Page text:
5. It was such a human moment, a capturing of human fragility.  To see that primal instinct of gathering the piece of his skull.  It reminds me of the people who come together after a suicide bombing to collect as many pieces of flesh as possible to give them a proper burial.  I feel like it’s the opposite action: someone destroys a life with a bullet and another person tries to collect the pieces.

    1. Exactly. What she did in that moment was pure instinct — probably very little thought or caution involved. Your scenario makes me scared for humanity and also hopeful, too. It’s both always, isn’t it?

  6. I always thought that the stepping out was nothing compared to the whole world watching their family-building — the healthy babies of course, but also the miscarriage and stillborn before the presidency, the speculation about when the next baby would come, and especially Patrick, the baby who died as an infant while they were in the White House. As secretive as I am about family-building, I can’t imagine the whole world watching all of that.
    JFK died 3 months after Patrick died, which for me brings a whole other dimension to Jacqueline watching her husband die and perhaps fearing that she was next. I imagine the panic that she might have felt as a mother, wanting to keep herself alive so that her surviving children wouldn’t lose both parents and their brother within 3 months, so that they would have someone left aside from each other.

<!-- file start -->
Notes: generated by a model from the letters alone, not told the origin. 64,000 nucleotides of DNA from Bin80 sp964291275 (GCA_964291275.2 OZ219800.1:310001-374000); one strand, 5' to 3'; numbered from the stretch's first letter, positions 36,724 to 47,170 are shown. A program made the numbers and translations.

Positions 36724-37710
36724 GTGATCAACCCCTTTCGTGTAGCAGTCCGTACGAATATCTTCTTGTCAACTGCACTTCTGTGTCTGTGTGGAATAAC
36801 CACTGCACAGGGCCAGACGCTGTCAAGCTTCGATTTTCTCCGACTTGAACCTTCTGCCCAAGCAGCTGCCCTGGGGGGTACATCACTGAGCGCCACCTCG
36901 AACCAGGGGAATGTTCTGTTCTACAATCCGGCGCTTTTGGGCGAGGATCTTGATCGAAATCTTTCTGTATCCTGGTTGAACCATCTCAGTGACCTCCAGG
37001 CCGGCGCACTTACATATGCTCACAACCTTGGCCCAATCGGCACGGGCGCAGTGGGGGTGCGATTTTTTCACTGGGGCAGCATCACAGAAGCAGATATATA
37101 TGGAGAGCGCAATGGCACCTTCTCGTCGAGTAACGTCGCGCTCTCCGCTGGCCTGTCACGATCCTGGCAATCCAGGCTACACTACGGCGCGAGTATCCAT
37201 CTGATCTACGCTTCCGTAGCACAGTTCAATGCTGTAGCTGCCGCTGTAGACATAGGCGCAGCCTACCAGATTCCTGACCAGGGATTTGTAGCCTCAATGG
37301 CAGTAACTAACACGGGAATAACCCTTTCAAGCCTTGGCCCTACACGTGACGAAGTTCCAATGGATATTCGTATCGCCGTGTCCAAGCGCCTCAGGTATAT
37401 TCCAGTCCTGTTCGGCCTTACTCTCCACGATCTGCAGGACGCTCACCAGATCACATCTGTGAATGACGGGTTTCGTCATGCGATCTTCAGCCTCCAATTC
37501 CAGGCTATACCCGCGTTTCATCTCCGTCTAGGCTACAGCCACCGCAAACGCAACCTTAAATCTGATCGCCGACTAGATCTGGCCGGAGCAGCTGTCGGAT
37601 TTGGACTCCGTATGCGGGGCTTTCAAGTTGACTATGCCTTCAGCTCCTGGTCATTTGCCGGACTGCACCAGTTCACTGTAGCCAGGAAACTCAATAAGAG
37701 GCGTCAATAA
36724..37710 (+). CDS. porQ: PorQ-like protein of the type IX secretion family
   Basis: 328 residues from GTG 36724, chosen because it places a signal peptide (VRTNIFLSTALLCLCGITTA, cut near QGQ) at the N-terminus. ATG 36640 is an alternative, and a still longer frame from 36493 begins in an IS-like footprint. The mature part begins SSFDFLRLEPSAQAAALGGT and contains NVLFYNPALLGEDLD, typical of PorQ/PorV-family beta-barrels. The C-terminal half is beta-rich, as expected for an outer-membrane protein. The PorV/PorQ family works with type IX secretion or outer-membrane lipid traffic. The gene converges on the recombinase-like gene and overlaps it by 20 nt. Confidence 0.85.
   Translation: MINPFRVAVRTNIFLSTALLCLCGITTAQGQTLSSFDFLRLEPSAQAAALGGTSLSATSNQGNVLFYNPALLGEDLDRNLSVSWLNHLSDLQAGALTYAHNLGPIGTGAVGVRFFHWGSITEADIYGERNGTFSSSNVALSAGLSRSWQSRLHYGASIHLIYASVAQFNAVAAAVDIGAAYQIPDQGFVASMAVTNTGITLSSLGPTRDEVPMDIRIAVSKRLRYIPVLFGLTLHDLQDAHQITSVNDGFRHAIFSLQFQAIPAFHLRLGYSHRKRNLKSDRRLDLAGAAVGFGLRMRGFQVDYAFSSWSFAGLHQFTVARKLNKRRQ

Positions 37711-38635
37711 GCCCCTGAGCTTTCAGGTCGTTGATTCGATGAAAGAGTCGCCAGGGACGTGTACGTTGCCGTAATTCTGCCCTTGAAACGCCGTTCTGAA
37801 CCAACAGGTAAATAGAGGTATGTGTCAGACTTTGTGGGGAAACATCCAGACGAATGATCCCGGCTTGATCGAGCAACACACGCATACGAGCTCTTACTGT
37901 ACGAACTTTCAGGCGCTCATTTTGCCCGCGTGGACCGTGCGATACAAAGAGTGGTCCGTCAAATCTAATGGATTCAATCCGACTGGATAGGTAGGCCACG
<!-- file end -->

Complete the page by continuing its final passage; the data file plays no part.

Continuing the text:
1.  @Baby Smiling I had never thought of bringing the babyloss aspect into it. I can’t imagine going through all that on the world stage. To think she was still grieving Patrick when this happened…

  7. Philandering brings out the hypocrites – what you say you’d do if it happened to you and what you actually do when it does happen to you are completely different.  Outsiders don’t understand when you try to work on things. (yes, personal experience speaking, and that marriage did ultimately meet it’s demise – thank GOD).  Compound that with being in the public eye, and as much as every move of their lives was scrutinized, I bet Jackie was living her own private hell.  UGH!  The horror of anyone being shot while you were sitting next to them, can you even imagine?